The civil-certified Ansat’s cockpit is dominated by two displays for system data, with the flight/navigation information displayed on conventional instruments.
The helicopter emergency medical services (HEMS) Ansat certified in May 2015 has interior with one or two stretchers and a full set of life-support equipment.
The Chinook’s primary duty in Mali is air transport, but they are also used for ISR missions.
Dropping sling loads is a routine mission; the crews use the Hot Blaze exercise in Spain to practise flying in brown-out conditions.
A330s are used by a range of operators. Low-cost long-haul operator AirAsia X has converted 11 existing A330ceo orders to A330neos, it was announced in January 2016.
A smoother pressure profile on the inboard wing upper surface and a shortened flap track fairing to improve the shock pattern on the mid-board wing have, Airbus says, cut the A330’s drag by 1% in the cruise.
Airbus delivered the first 242-tonne A330 weight variants in 2015. The Incremental Development programme has involved introducing new parts and assembly methods for the aircraft.
Numerous avionics upgrades have been introduced to the A330, including an On-board Airport Navigation System that shows the aircraft's position on a moving map to assist with ground movements.
Cabin modifications on the A330 have included new lighting, an upgraded environmental control system and connectivity options.
The Incremental Development programme has laid the foundations for the A330neo variants, the first of which is due to fly this year.
Four crews are available for the Apaches for missions from Gao.
An RNLAF AH-64D over the River Niger in Mali. The Dutch have three Apaches and three Chinooks in theatre.
Each Apache is armed with two AGM-114 Hellfire missiles mounted under the left wing, along with unguided rockets and a 30mm M230 chain gun with 300 rounds.
The Apaches carry 19 unguided rockets in a pod under the right wing.
There is much more wear of the engines and the dust in Mali sticks more to the helicopters than in Afghanistan, where the Dutch were previously deployed.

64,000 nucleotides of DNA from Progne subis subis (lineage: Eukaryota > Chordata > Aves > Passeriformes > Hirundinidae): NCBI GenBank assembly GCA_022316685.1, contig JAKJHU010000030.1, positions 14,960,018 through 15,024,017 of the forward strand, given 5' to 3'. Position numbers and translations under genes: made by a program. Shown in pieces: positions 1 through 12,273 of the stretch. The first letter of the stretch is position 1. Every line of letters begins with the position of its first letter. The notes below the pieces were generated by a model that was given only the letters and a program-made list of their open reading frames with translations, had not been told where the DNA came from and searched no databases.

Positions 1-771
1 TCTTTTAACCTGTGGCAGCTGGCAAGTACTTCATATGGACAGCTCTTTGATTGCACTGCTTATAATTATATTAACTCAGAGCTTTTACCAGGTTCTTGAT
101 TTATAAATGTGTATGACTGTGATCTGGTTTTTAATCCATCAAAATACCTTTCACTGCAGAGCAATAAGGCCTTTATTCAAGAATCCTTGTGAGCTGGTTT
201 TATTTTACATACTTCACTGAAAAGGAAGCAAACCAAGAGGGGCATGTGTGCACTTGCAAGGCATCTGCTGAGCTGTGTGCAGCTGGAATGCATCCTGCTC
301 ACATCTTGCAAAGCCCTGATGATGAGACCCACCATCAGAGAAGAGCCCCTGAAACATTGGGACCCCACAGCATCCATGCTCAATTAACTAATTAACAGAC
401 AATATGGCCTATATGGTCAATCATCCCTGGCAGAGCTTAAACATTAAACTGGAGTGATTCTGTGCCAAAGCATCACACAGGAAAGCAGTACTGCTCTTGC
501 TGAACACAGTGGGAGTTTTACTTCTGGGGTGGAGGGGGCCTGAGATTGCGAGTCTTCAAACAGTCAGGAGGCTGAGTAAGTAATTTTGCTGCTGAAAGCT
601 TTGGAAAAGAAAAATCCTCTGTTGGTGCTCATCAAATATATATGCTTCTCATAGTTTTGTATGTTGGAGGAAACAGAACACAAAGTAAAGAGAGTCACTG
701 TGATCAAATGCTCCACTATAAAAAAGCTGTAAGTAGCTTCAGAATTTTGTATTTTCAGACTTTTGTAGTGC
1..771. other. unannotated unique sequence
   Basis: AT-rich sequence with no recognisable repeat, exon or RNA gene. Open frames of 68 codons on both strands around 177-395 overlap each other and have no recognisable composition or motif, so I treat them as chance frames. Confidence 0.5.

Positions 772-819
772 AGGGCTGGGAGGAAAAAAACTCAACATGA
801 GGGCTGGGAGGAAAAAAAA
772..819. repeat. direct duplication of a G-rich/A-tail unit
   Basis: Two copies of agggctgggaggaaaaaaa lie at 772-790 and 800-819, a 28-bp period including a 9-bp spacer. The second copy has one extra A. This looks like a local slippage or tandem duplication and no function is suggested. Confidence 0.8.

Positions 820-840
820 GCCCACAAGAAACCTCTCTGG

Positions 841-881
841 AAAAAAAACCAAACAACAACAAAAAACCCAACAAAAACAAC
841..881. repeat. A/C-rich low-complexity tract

A closer look at the Elbit Systems Display and Sight Helmet System (DASH), and the sight sensor attached on the canopy.
F-5s taxi for take-off in Exercise Cope Tiger 2015, each pair of 275 gallon (1,041 litre) drop tanks.
A specially painted 144 Squad­ron F-5 departs for Exercise Cope Tiger 2015.
Engineers load rounds into the 20mm cannon, which according to RSAF pilots is “very stable".
A 144 Squadron F-5T photographed from a US Air Force KC-135R. The F-5 is entering its last years of operation in the RSAF.
The 36th anniversary of 144 Sqn in 2015 was marked by this special livery on the unit's F-5T 853.
F/A-18D BuNo 164001/EX31 currently painted in colours to mark the 70th anniversary of Marine Aviation Logistics Squadron 31 (MALS-31) 'Stingers' based at Beaufort. The squadron provides logistics support, guidance, planning and direction to all of the squadrons assigned to MAG-31.
A line of 102 Squadron TA-4Js and an A-4N. Generations of Israeli combat pilots earned their wings and learned to fight on this aircraft, as it was used for the advanced training until its very end.
Two TA-4J AhitMs lining up on the runway at Hatzerim, for a training mission, in May 2012.
A close-up on the front fuselage of TA-4J 730, taxiing at Hatzerim. Right of the Israeli markings is the word Meshopar, which means Improved, signifying that this was one of the aircraft that received the AhitM upgrade in the 2000s.
Israeli A-4s were deployed in combat on numerous times during their service career, ranging from the Yom Kippur War in 1973 to the second Lebanon War in 2006.
KC-130J BuNo 168065/QD065 under the night sky at Marine Corps Air Station Iwakuni after an evening mission.
Four Sumos on the ramp at Marine Corps Air Station Iwakuni, Japan.
VMGR-152's unit insignia is painted on all of its KC-130Js.
Green screens. The KC-130J and all other models of the C-130J are fitted with a glass cockpit comprising numerous glass screens and control panels.
'Sumo 45 Flight' in formation over Japan with Capt Benoit Bordelon (left seat) and Maj Andre Jonkheere (right seat) at the controls.